How to Obtain Your Veterans Disability Benefits
As a veteran of our armed forces whether army, navy, coast guard, air force, or marine corp, you may be entitled to benefits including medical benefits, nursing home care, and aid and attendance, which includes compensation for assistance with daily living activities for you or your spouse.
Without an attorney who understands your rights and what you may be entitled to, the risk that your claim for veteran’s benefits will be denied and/or that you may not be aware of potential benefits to which you may be entitled drastically increases.
Common Disabilities Diagnosed in Veterans
- Psychiatric Disability
- Severe Back Injury
- Severe Head and Neurological Claims
- Sexual & Physical Assault
- Personality Disorders
- Gulf War Syndrome
- Death Benefits
- Accrued Benefits Claim
- 38 USC§1151 Claims
- Severe Heart Diseases
- Severe Pulmonary Disorders
Establishing a Claim for Veteran’s Benefits:
To be entitled to service-connected benefits, a veteran must prove that his disability was the result of military service or medical treatment by the VA hospital and was not the result of his own willful misconduct.
Understanding the Veterans’ Benefits Approval Process
Apply at your local VA office. That office will issue a Ratings Decision.
If you wish to appeal the Ratings Decision, you must file a Notice of Disagreement with your local VA office within one year. You will receive a Statement of the Case from the local VA office. You may submit additional evidence. After receipt of the additional evidence, the local VA office will issue a Supplemental Statement of the Case.
If you wish to appeal the Statement of the Case or Supplemental Statement of the Case, you can appeal to the Board of Veterans Appeals or BVA. You can file the appeal through your local office and have the right to a hearing before the Board of Veterans Appeals. You must file the appeal within 60 days from your Statement of the Case or Supplemental Statement of the Case or one year from Ratings Decision. Following a hearing, the Board of Veterans Appeals can affirm the decision, remand it to the Ratings Officer for a new decision, grant benefits, or issue a final denial.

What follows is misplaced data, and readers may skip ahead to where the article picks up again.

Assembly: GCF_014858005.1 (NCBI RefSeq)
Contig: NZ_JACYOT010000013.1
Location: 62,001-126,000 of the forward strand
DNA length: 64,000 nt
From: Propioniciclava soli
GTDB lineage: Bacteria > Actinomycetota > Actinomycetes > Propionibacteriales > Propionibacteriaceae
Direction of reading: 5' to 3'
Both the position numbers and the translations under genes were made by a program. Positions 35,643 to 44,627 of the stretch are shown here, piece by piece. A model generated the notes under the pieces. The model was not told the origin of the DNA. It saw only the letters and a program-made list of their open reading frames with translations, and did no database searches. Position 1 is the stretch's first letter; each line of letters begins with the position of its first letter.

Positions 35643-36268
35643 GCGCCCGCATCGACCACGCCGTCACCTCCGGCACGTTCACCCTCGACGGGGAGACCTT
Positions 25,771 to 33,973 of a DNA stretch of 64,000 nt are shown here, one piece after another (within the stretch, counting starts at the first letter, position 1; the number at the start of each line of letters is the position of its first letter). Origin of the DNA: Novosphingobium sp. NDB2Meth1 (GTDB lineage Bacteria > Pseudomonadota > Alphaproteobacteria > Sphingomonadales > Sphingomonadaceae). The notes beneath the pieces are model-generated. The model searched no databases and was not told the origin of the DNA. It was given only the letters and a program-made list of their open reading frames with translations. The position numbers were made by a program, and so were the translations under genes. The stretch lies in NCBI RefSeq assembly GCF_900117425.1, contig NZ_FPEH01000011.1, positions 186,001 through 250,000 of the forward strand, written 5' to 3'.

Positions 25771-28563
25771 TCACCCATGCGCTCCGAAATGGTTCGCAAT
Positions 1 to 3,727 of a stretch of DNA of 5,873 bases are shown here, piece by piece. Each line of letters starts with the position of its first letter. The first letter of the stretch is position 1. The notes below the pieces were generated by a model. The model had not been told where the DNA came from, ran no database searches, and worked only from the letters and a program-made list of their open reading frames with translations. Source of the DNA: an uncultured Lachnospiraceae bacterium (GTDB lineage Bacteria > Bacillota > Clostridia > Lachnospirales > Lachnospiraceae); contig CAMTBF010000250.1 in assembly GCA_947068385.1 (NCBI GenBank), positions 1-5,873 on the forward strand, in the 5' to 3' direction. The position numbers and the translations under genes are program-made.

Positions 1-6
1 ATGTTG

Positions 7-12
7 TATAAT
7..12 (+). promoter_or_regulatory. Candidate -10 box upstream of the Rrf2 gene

If you receive a final denial, you can file suit in the United States Court of Appeals for Veterans’ Claims within 120 days of the Board of Veterans’ Appeals decision.
The Veterans’ Administration has a helpful pamphlet available to assist you in understanding the appeal process. A link to the pamphlet is here.
Call Today for a FREE Veterans Disability Benefits Consultation
Why Should I Hire an Attorney? Appealing a denied claim for disability benefits, death benefits or a disability rating increase is an overly complicated process, subject to thousands of pages or regulations and laws. Those who have been denied benefits are not expected to be able to comprehend all of these statues on their own. An attorney can help the claimant meet important deadlines outlined by these regulations, as well as gather additional medical records and documents to support their claim. Additionally, a veterans’ benefits attorney can help the claimant avoid mistakes which may unnecessarily delay their claim; even without complication, it takes several hundred days to receive a final decision.
To talk about your veterans’ disability benefits, your current disability rating, or what our lawyers can accomplish for you — call or contact us today for a free consultation with our veterans’ disability benefits attorney. All veterans’ disability and benefits cases are handled on a contingency fee basis. We receive no attorneys’ fees unless we are able to get your rating and your veterans’ disability payments increased.